In the Matter of T.T.E., __ N.C. __

There is a dissent.
  • Facts: T.T.E threw a chair in the school cafeteria during a period when students can receive tutoring and relax in the cafeteria. The chair did not hit anyone or anything. T.T.E. ran out of the cafeteria after throwing the chair. The School Resource Officer (SRO) was in the cafeteria and saw T.T.E. throw the chair. He followed T.T.E. out of the cafeteria, caught up to him, grabbed him from behind and instructed T.T.E to come with him. T.T.E. told the SRO “no.” The SRO then brought T.T.E. to the school lobby and searched him, at which time T.T.E. cursed at the SRO and other students began to get involved, yelling at the SRO. T.T.E. subsequently told the SRO that he had thrown the chair at his brother in the course of playing. He was adjudicated delinquent for disorderly conduct and resisting a public officer.


  • History: The Court of Appeals vacated the adjudication and disposition orders, 818 S.E.2d 324 (2018), holding that the juvenile’s motion to dismiss based on insufficiency of the evidence should have been granted.  The decision related to the adjudication for resisting a public officer was a unanimous decision by the Court of Appeals. However, the panel was divided regarding the sufficient of the evidence to support the adjudication for disorderly conduct.


  • Opinion: The petition followed the “true and safe rule” by closely tracking the language of G.S. 14-288.4, alleging that the juvenile engaged in disorderly conduct. The juvenile was clearly apprised of the charges against him because the petition tracked the language of G.S. 14-288.4 with sufficient specificity. The court therefore had subject matter jurisdiction in the matter.

In determining whether the evidence was sufficient to withstand a motion to dismiss the charge of disorderly conduct, the Court must view the evidence in the light mist favorable to the State and give the State the benefit of every reasonable inference. Under this standard of review, substantial evidence was presented that T.T.E. perpetrated an “annoying, disturbing, or alarming act…exceeding the bounds of social toleration normal for” the school through a public disturbance by “engaging in violent conduct” by “throwing a chair toward another student in the school’s cafeteria.” Slip. Op. at 15. The evidence included that: (1) the juvenile threw a chair at his brother across the cafeteria where other students were present, (2) the juvenile then ran through the school’s hallways, (3) the behavior occurred at a time when other students were able to observe the hallway interaction between T.T.E. and the SRO, (4) the juvenile cursed at the deputy while being searched, (5) other students became involved in yelling and cursing at the SRO, to the point that another student was also handcuffed and arrested, (6) the SRO considered the act of throwing the chair to be conduct that disrupted or disturbed the school, and (7) another school faculty member described the circumstances as a significant safety issue as other students gravitated to the situation.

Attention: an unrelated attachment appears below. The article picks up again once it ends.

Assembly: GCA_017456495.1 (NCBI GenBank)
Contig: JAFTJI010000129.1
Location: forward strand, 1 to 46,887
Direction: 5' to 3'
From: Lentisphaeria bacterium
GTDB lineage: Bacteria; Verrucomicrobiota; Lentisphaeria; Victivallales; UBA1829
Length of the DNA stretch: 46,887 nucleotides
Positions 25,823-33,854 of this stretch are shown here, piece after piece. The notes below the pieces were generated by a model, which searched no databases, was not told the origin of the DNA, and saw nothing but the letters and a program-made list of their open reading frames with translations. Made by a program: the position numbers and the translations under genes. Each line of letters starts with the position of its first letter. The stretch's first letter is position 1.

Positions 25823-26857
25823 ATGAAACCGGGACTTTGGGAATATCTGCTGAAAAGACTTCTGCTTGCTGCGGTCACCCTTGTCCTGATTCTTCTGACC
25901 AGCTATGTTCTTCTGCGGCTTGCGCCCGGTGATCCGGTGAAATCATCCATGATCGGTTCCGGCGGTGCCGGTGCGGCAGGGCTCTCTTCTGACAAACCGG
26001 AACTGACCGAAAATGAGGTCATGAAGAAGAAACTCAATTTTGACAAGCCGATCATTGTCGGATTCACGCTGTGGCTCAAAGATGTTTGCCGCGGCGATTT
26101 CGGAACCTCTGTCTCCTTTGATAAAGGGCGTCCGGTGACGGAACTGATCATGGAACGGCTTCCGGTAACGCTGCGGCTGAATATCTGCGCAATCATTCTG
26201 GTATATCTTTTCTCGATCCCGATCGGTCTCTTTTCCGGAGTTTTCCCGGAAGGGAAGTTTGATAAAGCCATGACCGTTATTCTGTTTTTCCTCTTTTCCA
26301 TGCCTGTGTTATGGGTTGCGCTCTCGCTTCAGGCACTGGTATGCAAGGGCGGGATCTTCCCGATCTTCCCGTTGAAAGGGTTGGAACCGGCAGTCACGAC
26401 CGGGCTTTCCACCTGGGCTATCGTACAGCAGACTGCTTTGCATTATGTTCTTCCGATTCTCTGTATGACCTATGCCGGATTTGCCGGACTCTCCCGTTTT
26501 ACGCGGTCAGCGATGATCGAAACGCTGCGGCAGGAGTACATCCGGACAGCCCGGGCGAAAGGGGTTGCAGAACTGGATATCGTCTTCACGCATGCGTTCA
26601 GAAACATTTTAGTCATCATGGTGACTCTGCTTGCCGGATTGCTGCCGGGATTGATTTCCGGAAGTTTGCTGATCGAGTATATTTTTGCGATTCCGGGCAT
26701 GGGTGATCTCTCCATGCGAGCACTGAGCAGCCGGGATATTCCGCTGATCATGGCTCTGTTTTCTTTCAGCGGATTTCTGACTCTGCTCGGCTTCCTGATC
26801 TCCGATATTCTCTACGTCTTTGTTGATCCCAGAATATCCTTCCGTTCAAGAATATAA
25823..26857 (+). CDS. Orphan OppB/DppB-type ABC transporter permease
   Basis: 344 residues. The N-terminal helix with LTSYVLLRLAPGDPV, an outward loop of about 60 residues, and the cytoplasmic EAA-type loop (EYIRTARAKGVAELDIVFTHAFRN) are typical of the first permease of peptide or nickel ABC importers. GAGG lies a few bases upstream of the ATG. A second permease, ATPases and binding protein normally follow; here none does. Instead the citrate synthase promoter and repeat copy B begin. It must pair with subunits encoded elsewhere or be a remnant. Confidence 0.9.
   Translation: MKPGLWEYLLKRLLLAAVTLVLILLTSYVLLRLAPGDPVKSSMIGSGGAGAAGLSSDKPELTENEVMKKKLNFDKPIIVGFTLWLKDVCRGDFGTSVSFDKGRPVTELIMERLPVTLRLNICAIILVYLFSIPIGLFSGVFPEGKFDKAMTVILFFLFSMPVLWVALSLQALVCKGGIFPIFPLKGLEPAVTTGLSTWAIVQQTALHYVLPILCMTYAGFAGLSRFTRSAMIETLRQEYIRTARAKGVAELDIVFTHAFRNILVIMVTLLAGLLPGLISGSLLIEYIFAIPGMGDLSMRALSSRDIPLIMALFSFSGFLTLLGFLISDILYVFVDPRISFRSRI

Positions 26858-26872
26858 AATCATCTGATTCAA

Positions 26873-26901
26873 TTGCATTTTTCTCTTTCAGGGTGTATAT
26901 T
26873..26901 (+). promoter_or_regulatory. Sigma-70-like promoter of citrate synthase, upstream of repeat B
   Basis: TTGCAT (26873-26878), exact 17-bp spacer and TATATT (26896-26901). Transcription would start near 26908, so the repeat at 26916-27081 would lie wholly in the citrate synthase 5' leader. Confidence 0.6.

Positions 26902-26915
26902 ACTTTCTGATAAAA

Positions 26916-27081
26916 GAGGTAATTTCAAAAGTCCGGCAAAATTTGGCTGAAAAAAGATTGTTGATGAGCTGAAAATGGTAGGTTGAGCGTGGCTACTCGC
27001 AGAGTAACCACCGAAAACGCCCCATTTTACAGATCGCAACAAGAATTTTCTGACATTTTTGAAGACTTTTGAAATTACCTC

When viewed in the light most favorable to the State, the evidence presented was sufficient to deny a motion to dismiss regarding adjudication for disorderly conduct.

  •  Dissent: The evidence was not sufficient to support an adjudication for disorderly conduct. In order to be sufficient, the evidence, when considered in the light most favorable to the State, must be substantial evidence from which a rational trier of fact could find beyond a reasonable doubt that T.T.E. intentionally caused a public disturbance by engaging in violent conduct. The petition alleged that the juvenile engaged in disorderly conduct by throwing a chair toward another student in the cafeteria. The only evidence specific to the throwing of the chair was the SRO’s testimony. Viewed in the light most favorable to the State, the SRO’s testimony can be fairly said to raise a suspicion that the juvenile engaged in violent conduct. However, based on the evidence presented specifically about throwing the chair, any rational trier of fact could not find beyond a reasonable doubt that T.T.E. intentionally threw a chair in a manner that constituted violent conduct in order to cause a public disturbance. The evidence regarding events after the chair was thrown is relevant to the adjudication of resisting a public officer, which was previously unanimously vacated. It is irrelevant to the question of whether T.T.E. engaged in disorderly conduct--intentionally causing a public disturbance by engaging in violent conduct by throwing a chair toward another student in the cafeteria.
Criminal Offenses
Disorderly Conduct at School
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